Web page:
We are seeking to develop more effective alkylating agents as antitumour agents. In previous work conformationally restricted nitrogen mustards were synthesised containing piperidine or pyrrolidine rings. The free bases were designed to be bifunctional alkylating agents via aziridinium ion formation and the effects of varying the distances between the two alkylating sites were studied. Some efficient cross-linkers of naked DNA were prepared but few of these compounds exhibited significant cytotoxicity in human tumour cells in vitro. We have extended this work by making tri- and tetra-azamacrocyclic compounds containing two to four potential alkylating sites. Most of these compounds were powerful DNA alkylating agents and showed cytotoxicity (IC 50 values 6-100 μM) comparable with chlorambucil (45 μM) and melphalan (8.5 μM). In particular the cyclen derivative 2a was more than 104 times more effective at cross-linking DNA (2a XL50 ≪ 10 nM) than chlorambucil (XL50 100 μM), and showed significant cytotoxicity in human tumour cells in vitro.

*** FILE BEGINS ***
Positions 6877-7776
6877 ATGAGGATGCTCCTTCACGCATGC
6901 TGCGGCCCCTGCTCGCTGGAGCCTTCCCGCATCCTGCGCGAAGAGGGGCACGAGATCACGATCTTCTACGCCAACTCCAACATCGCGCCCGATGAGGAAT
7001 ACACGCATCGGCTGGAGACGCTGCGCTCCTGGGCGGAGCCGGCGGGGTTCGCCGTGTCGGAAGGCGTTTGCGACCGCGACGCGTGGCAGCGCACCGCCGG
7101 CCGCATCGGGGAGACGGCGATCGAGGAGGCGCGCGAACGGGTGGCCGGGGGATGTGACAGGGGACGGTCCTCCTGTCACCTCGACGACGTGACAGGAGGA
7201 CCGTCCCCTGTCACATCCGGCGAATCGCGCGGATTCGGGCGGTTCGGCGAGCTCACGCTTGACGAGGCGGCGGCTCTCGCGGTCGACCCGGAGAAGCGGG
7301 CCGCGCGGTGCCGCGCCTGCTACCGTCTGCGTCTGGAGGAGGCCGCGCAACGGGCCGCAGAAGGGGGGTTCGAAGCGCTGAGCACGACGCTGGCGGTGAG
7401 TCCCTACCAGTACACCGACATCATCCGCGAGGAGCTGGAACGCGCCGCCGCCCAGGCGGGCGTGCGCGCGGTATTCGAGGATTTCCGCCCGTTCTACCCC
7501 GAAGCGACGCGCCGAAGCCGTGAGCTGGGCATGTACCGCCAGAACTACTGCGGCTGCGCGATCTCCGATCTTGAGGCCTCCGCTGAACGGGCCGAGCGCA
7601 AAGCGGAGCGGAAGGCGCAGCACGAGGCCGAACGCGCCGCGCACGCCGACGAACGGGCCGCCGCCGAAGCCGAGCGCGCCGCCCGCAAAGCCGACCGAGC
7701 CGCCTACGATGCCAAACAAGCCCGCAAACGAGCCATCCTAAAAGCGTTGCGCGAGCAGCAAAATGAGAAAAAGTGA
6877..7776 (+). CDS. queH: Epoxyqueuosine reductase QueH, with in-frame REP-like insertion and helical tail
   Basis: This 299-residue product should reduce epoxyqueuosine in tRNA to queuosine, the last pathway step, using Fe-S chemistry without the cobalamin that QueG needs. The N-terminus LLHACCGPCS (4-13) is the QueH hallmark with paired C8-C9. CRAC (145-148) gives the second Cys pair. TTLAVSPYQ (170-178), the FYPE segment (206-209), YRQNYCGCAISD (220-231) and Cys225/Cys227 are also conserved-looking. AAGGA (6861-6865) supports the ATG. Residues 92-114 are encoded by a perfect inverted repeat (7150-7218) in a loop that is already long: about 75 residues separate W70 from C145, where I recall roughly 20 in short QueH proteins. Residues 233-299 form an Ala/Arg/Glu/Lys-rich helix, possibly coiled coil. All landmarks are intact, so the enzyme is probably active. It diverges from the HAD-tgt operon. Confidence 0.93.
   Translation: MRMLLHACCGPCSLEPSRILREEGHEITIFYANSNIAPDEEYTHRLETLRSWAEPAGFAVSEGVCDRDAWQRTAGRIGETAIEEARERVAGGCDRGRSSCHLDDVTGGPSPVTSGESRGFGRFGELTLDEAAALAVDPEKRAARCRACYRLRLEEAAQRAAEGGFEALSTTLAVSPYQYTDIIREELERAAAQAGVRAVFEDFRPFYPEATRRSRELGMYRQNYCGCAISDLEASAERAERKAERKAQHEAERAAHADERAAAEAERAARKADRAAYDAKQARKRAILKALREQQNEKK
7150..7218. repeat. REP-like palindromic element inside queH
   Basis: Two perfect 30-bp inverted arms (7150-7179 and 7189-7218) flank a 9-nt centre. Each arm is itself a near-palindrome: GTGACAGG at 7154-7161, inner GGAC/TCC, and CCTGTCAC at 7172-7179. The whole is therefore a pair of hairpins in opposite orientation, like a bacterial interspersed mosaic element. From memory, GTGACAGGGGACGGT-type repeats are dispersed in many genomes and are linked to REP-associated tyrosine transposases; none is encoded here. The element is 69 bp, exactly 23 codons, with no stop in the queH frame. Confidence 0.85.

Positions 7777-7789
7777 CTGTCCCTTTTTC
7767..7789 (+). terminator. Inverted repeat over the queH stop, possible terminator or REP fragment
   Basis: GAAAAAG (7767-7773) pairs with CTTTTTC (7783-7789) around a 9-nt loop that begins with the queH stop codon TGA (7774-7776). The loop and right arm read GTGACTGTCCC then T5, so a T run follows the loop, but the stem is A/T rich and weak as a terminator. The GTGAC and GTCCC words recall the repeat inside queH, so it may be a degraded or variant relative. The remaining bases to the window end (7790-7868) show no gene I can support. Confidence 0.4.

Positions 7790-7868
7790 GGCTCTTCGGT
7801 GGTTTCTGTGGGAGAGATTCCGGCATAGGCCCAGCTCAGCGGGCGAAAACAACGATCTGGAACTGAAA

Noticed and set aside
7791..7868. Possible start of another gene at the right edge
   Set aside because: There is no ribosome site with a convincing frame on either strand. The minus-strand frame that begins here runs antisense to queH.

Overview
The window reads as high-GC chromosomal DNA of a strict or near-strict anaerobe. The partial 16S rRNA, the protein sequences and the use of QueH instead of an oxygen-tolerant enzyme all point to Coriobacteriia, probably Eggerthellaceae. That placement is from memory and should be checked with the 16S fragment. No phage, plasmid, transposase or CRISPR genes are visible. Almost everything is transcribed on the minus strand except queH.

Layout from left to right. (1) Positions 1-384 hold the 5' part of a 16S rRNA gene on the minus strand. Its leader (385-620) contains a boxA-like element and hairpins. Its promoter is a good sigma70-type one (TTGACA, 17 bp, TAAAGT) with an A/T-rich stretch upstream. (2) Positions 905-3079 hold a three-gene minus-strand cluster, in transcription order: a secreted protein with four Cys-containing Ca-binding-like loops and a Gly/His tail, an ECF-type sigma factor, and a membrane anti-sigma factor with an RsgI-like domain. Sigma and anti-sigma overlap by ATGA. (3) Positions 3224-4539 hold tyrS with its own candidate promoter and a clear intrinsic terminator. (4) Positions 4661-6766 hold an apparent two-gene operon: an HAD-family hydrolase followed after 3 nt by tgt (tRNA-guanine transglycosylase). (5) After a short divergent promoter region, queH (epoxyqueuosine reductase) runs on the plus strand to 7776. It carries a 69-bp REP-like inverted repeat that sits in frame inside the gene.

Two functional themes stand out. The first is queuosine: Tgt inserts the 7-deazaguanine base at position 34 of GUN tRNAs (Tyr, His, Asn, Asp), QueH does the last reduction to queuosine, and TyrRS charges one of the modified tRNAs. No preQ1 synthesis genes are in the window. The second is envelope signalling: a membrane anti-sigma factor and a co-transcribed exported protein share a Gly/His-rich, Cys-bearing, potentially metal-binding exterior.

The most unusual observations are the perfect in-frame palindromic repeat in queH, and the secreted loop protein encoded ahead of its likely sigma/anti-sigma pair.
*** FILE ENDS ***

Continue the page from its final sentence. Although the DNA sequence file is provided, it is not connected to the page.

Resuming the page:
Bibliographical noteFunding Information:
We thank the University of Glasgow (2001 Scholarship) and Universities UK (ORS Award) (LLP), the Association for International Cancer Research (FMA and SML) and Cancer Research UK (JAH) for funding. We acknowledge Nicholas Gowans for assisting with the synthesis of some of the compounds, as well as Anthony Ritchie and James Tweedie of the University of Glasgow for obtaining high-resolution mass spectra of the compounds.
- DNA cross-linking
- Nitrogen mustards